Milwaukee, the city: Home

About this guide

This guide assembles resources about the city of Milwaukee, especially about its poorer neighborhoods.  It can support students working with the non-profit Walnut Way, or on issues affecting minority neighborhoods

Walnut Way

Lindsay Heights neighborhood

Here's another brief paragraph about her from a book by Paul H. Geenen, Milwaukee's Bronzeville 1900-1950 (Arcadia Publishing, Charleston, SC: 2006), page 123.

Bernice Copeland Lindsay, born in Winchester, Indiana, was the first African American to graduate from the Ohio State University School of Journalism. She worked as a social worker in Indianapolis, Indiana, before moving to Milwaukee in 1928. She was the first African American executive director of Milwaukee's YWCA but lost her job because she did not agree with the manner in which black women were served. The practice was to turn black women out after two weeks residence while the white residents were allowed to stay as long as they wished. In 1933, Lindsay started the Mary Church Terrell house at 3002 North Ninth Street, where young women could live and receive an education. She was a member of both city and state human rights commissions. The city of Milwaukee has a street named after her, and a successful housing development between Seventeenth and Twentieth Streets, called Lindsay Heights, is named for her.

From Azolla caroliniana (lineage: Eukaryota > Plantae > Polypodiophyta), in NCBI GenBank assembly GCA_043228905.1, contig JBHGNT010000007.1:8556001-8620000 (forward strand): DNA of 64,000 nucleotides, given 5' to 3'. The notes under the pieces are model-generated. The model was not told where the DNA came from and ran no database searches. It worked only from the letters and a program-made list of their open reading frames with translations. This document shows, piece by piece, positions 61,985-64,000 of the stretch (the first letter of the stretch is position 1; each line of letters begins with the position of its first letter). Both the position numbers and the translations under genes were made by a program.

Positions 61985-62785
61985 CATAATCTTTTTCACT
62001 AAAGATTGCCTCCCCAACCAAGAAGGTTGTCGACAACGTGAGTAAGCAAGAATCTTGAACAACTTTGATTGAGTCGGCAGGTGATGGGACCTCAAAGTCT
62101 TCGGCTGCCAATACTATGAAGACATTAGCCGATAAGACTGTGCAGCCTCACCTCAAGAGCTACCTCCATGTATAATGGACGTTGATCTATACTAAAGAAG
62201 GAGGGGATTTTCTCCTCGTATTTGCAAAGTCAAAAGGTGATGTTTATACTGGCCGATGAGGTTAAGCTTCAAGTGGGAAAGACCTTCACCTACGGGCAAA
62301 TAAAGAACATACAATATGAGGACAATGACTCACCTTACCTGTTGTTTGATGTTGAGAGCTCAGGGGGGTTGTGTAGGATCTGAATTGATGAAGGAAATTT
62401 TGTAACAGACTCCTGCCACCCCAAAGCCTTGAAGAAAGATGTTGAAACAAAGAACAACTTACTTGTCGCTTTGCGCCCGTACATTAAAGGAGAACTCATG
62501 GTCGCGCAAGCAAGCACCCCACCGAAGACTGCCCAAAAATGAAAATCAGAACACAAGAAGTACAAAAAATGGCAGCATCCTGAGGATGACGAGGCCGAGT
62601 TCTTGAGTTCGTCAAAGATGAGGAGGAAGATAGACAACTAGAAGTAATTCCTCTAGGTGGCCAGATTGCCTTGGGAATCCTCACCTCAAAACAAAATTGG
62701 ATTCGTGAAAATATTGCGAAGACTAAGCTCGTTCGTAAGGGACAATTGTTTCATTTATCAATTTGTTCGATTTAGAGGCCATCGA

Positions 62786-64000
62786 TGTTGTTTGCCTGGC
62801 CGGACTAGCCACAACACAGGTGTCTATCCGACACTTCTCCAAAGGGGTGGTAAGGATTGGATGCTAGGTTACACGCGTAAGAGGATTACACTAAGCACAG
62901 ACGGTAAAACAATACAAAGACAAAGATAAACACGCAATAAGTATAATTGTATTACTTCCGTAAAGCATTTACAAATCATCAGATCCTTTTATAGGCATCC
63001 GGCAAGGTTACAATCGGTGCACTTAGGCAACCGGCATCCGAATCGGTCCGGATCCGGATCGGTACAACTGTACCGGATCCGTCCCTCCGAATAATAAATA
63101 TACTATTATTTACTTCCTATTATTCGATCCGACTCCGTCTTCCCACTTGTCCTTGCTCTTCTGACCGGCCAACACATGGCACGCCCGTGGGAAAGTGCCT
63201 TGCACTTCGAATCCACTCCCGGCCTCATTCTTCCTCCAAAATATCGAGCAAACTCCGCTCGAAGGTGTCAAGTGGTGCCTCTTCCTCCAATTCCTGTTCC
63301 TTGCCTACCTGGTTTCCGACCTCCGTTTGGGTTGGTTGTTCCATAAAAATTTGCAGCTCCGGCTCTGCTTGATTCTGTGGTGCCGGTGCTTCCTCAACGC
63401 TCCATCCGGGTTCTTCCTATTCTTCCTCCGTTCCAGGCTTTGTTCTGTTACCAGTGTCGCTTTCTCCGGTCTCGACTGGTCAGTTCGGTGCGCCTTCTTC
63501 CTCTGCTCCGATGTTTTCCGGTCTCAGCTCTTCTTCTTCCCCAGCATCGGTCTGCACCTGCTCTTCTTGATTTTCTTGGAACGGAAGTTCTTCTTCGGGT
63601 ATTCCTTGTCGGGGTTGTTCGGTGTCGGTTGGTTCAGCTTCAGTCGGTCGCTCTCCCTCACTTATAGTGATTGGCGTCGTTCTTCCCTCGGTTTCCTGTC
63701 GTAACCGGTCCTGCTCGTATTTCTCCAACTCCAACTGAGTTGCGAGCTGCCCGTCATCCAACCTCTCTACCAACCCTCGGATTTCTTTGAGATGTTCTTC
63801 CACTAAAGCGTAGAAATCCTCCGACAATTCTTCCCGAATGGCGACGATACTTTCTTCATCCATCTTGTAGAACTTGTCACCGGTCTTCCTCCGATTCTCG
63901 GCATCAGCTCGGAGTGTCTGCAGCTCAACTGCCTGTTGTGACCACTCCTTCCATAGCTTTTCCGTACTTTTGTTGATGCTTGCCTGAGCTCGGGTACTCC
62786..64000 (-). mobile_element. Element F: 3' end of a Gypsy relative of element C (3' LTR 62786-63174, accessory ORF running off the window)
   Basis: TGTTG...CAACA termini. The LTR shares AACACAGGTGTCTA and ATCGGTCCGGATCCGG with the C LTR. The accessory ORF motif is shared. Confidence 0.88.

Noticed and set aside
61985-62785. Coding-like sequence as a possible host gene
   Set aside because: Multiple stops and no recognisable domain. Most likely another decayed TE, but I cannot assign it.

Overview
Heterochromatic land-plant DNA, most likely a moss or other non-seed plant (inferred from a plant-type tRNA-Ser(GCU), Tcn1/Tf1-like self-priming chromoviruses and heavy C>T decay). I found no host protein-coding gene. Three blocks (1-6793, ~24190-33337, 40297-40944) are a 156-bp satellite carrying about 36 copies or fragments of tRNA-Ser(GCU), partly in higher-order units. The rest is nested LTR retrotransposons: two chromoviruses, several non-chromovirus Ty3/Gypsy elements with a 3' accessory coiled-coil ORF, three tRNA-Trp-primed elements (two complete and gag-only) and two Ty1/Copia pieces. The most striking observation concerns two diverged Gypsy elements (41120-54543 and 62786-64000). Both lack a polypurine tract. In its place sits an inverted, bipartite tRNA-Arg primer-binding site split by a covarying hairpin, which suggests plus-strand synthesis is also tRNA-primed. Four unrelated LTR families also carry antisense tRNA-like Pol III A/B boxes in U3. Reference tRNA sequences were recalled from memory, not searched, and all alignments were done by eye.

Issues affecting minority neighborhoods

About Milwaukee

Milwaukee neighborhood profiles

Above all, try to make a trip to the Memorial Reserves Desk (2nd floor near the Bridge) and see the John Gurda book on Milwaukee's neighborhoods.  He's a local historian, and his book is worth the effort.  (Sadly, it is not available as an ebook.)